You cannot convince me they never decrease their workforce. For ten years local post offices with 2 to 6 service windows consistently have only one customer service person on staff at any given time, even through the holiday times. The only time they seem to add anyone on any more is tax day.

        • Would you hire additional workers if you were forced to do so only on the condition that you could never fire any of them without closing down entirely?

          • Re: (Score:3, Interesting)

            by PopeRatzo (965947) *

            Would you hire additional workers if you were forced to do so only on the condition that you could never fire any of them without closing down entirely?

            Sorry, but the USPS is perfectly capable of reducing their work force without "closing down entirely". I'm not sure where you got the notion that it's otherwise.

      • by Anonymous Coward on Saturday July 24, 2010 @12:56PM (#33014306)

        Responding to your strawman:

        Even if the 'Political Left' says the government can be the perfect master of fairness, this doesn't mean that unions are useless. It is only because you don't understand unions that you would say this. Unions have started strikes and opposed policies of their employers when it was needed. But this isn't the only thing that unions do. Unions provide a forum for workers of similar skills, set rules of seniority and advancement, and negotiate their contracts from the point of view of the worker. They also handle discipline issues and take care of people in trouble (illnesses, deaths, etc.). As such, they are often very useful to an employer. I work in a nuclear plant and we are almost completely unionized. I work in management (non-union) and I find the unions to be incredibly helpful, not the least of which is because unions do not tolerate safety issues. The fact that unions will go out of their way to protect their workers from safety issues is more useful to me than I can describe. It is my opinion that if there would have been an effective union on the Deepwater Horizon rig, the management shortcuts wouldn't have been tolerated.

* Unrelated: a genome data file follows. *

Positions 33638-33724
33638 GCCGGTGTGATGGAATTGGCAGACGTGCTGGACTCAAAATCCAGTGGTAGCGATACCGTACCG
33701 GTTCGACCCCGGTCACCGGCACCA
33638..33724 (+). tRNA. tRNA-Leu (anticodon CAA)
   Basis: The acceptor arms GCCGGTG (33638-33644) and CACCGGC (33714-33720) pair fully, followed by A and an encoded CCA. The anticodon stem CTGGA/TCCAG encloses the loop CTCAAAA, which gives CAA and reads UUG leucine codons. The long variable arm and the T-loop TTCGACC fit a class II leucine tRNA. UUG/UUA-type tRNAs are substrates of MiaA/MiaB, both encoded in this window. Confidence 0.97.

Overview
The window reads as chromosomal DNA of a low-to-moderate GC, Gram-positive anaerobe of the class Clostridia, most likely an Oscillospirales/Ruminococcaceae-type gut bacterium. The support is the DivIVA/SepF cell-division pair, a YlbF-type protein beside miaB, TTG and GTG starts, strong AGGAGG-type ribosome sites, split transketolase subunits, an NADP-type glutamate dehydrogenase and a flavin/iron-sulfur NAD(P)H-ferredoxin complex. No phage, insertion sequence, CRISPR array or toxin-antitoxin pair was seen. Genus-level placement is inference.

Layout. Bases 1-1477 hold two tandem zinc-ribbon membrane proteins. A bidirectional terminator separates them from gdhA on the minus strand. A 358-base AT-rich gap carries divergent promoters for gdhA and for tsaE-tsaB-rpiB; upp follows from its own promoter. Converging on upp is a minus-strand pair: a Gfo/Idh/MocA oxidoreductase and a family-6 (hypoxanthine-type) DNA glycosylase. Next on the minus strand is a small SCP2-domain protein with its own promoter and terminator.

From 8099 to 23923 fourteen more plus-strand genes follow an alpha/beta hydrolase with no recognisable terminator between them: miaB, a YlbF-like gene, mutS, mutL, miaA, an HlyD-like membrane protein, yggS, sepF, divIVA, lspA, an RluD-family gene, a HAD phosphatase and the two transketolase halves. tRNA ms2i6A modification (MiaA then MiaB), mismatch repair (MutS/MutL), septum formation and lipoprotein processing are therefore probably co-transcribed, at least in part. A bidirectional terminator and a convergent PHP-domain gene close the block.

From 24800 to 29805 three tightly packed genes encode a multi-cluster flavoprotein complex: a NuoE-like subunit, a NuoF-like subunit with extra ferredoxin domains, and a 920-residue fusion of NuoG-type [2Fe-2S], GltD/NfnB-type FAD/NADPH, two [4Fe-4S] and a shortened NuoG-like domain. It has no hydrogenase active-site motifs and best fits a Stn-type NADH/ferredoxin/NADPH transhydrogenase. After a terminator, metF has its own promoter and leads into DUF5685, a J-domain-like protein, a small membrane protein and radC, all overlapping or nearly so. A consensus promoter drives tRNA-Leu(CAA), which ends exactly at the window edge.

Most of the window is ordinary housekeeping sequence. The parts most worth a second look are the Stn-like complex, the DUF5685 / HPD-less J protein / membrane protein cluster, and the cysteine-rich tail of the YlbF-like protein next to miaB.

• by spasm (79260) on Saturday July 24, 2010 @01:38PM (#33014666) Homepage

        The contract between USPS and the APWU doesn't say they can "never decrease their workforce" at all.

        You may be thinking of the part of the contract which says that employees hired before September 15, 1978 have "lifetime protection against layoff" (Article 6(1)), and that employees who have more than six years service have a more limited set of protections against layoff (Article 6(2)). Everyone else gets sixty days notice (Article 6(B) and 6(C)).

        The Joint Contract Interpretation Manual is here [apwu.org], and took me a whole five seconds to find via google.

      • Re: (Score:3, Funny)

        by Planesdragon (210349)

        And then remove their union contract that states that they can never decrease their workforce, even if they don't need as many workers due to reduced volume.

        Better idea: just negotiate this in their next contract. Any union worth its membership dues will recognize the occasionally necessity of layoffs, and be willing to trade a "no layoffs" policy for a fair layoffs policy. (ideally, one that spells out what criteria are used, and places laid off workers in a "hire back" list.)